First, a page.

Since this blog began, several readers have placed Di Fara Pizza on a rather lofty pedestal including America’s Test Kitchen (see video). Everywhere I looked, I saw Di Fara’s referred to as the best pizza in Brooklyn, all of New York, and sometimes the entire world. All of this talk placed it atop The Snob’s places to visit, so I made it the centerpiece of my recent trip home.
Concerned about their legendary lines, my brother, Dodger Fan, and I got there at 11:30 a.m. on a Saturday afternoon—30 minutes before their scheduled opening. Finding only one person on line, we toured the old Hassidic commercial district, arriving back at about five minutes before noon. The queue had grown to about a dozen and peeking through the window, I spotted the familiar face of pizza master Dom DeMarco.
Opening ten minutes late, the line slowly poured in. We grabbed the last of the few two-seat tables remaining. The guy who was first in line staked claim to the lone large table in the tiny room. Dom was behind the counter making pies below a large menu sign while a woman at the counter recorded orders on a yellow legal pad. Next to your first name, she would add either a triangle or a box, depending on whether you wanted a regular or square slice. Dodger Fan and I ordered one of each at $5 a pop. I handed her a twenty, and we proceeded to watch the master make pies while we waited.
Seeing Dom work with such a passion and artistry for quality pizza-making made the trip worthwhile in and of itself. Recalling from the video how he kept his oven at 800 degrees, watching his bare hands go in and out was scary! We saw the full process as he spread the dough, sprinkled it with flour, added a light layer of tomato sauce, placed clumps of fresh mozzarella on top, and finished with a sprinkling of parmesan cheese and a dash of olive oil (from a vintage can) before sliding the pizza into the oven. At this temperature, the pies only took a few minutes to cook. When they came out of the oven, Dom splashed on a little more oil and topped them off with some fresh basil, snipped from leaves with a large pair of scissors.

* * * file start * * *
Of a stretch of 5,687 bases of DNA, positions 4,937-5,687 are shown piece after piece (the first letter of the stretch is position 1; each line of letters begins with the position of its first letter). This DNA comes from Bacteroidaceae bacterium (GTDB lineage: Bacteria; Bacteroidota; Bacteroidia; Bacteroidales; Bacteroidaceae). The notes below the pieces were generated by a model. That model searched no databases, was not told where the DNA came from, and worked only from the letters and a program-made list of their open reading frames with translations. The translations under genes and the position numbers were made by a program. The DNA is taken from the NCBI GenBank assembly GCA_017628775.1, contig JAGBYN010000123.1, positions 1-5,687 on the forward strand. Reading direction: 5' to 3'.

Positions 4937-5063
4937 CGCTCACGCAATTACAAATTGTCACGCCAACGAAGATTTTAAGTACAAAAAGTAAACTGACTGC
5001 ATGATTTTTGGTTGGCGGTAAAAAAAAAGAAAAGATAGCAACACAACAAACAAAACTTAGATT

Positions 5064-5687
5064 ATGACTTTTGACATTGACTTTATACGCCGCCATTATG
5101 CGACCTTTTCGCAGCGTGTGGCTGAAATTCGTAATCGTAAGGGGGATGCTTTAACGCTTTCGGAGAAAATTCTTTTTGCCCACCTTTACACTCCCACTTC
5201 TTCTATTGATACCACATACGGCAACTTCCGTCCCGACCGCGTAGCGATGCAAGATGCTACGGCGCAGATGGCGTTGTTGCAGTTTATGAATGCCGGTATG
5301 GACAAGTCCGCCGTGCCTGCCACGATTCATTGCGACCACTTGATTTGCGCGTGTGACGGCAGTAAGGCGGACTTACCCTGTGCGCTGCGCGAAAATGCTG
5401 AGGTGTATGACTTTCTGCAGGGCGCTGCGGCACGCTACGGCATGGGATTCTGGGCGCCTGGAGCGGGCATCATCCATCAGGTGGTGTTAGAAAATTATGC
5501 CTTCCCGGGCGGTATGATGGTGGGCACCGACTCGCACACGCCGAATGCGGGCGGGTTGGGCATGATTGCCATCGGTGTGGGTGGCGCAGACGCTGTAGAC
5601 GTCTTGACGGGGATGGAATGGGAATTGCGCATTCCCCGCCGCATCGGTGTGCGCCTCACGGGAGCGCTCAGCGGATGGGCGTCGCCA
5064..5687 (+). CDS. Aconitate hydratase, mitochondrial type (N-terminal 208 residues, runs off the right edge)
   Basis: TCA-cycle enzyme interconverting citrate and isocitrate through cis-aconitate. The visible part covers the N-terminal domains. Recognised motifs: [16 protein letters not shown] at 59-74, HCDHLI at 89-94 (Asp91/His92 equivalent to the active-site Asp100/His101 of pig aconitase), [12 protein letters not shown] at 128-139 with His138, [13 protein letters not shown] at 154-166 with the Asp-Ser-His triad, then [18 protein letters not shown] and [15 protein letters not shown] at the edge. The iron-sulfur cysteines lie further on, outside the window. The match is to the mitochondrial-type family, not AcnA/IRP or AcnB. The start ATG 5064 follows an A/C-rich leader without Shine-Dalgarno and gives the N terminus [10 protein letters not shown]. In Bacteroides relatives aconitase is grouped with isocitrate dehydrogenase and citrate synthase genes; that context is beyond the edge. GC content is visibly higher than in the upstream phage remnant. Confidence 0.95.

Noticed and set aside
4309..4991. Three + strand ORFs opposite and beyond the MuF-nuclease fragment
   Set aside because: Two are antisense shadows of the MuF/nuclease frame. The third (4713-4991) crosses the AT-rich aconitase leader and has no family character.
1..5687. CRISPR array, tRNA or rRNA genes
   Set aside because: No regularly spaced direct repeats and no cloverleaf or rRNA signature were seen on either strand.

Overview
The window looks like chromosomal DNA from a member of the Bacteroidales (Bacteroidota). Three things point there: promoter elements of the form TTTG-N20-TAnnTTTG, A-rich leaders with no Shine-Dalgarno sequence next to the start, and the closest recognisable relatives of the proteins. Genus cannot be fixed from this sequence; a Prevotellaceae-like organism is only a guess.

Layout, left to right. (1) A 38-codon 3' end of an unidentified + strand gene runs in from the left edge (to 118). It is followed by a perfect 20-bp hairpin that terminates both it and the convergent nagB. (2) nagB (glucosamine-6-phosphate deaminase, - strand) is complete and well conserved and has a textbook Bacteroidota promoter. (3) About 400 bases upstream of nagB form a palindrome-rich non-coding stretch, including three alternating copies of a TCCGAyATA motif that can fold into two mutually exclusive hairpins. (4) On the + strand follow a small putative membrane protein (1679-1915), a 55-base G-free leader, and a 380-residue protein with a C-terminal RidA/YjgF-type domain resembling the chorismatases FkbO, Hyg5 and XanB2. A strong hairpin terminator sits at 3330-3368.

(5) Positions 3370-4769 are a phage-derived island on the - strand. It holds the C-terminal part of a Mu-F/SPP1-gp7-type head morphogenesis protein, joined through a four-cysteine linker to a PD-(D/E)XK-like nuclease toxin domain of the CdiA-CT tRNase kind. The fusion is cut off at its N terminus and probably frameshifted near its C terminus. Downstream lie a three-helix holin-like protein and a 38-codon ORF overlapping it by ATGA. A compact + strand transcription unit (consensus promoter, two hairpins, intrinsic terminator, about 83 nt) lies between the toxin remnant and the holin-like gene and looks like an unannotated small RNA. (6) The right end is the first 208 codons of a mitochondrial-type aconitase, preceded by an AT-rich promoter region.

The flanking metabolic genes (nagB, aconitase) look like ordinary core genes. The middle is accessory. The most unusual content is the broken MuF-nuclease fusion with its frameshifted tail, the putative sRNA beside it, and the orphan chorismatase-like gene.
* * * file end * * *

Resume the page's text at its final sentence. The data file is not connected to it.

After all the anticipation, we got our regular slices first and by the cut of the pie, I got a small one that was cracked in the middle and fell apart when I picked it up. Despite my disappointment, I enjoyed it nonetheless, and then ordered another regular for a try at a better slice. Eating the square slice next really put things into perspective. Though it required a fork to get started, I was later able to pick it up and hold it firmly. I liked that it had a more cheese than the regular. While eating it, I suddenly realized: This was the best thing I had ever eaten in my life! It was absolutely delicious—a perfect pizza experience. My follow-up regular slice came out much better than the first, and I enjoyed it as well—still speechless from the splendor of the square.
Di Fara’s Brooklyn-style crust was crisp without being burnt. Although it was a bit floppy at its front point, it was firm and chewy throughout and light and fluffy near the end. What made this pie special was the expert cooking process as well as the use of the finest and freshest ingredients. All this resulted in a delightful blend of dazzling flavors coming from the mix of the oil, cheese, basil and sauce–a taste like no other. This pizza lived up to its status.
If you love pizza like I do, a trip to Di Fara should be on your bucket list.
PIZZA SNOB RATING ***** Sets the Standard
Di Fara Pizza
1424 Avenue J
Brooklyn, NY 11230
I like your dedication towards Pizza, the greatest of all foods.
DiFara is on my list now.
I definitely want to try Difara’s.
The only thing when watching the video’s about Difara’s making a pie on Youtube.
Difara’s sprinkles Grated mozzarella cheese on the pizza when making the pie.
I’v never liked grated Mozzarella cheese. To me this makes the pizza taste sour or bitter.
Pizza Suprema does the same thing when making their pies by sprinkling Grated mozzarella cheese on the pie.
So i would go with a friend and order the pie at Difara’s and tell him to not put the Grated mozzarella cheese on the pizza.
If someone wants to use Grated mozzarella cheese, just let them sprinkle it on with the jar that has Grated mozzarella cheese that you see in pizzeria’s on the shelf.
I’v always loved oregano and put that on my pizza. Oregano does not change the taste of the pizza, where Grated mozzarella cheese does.
The problem is if the pizza maker makes the pizza uses Grated mozzarella cheese your screwed if you don’t like that. You have to order a pie and tell him not to use Grated mozzarella cheese.
There’a a pizza place called Scars in NYC that was rated recently by Bon Appétit web editor Alex Delany as the best pizza in NYC.
So i went to Scars last Sunday and hated the pizza.
The big problem is they make the pizza using the Grated mozzarella cheese and that made the pizza have this bad sour taste.
Hmmm! That never really bothererd me. Man – I loved both DiFara and Scars.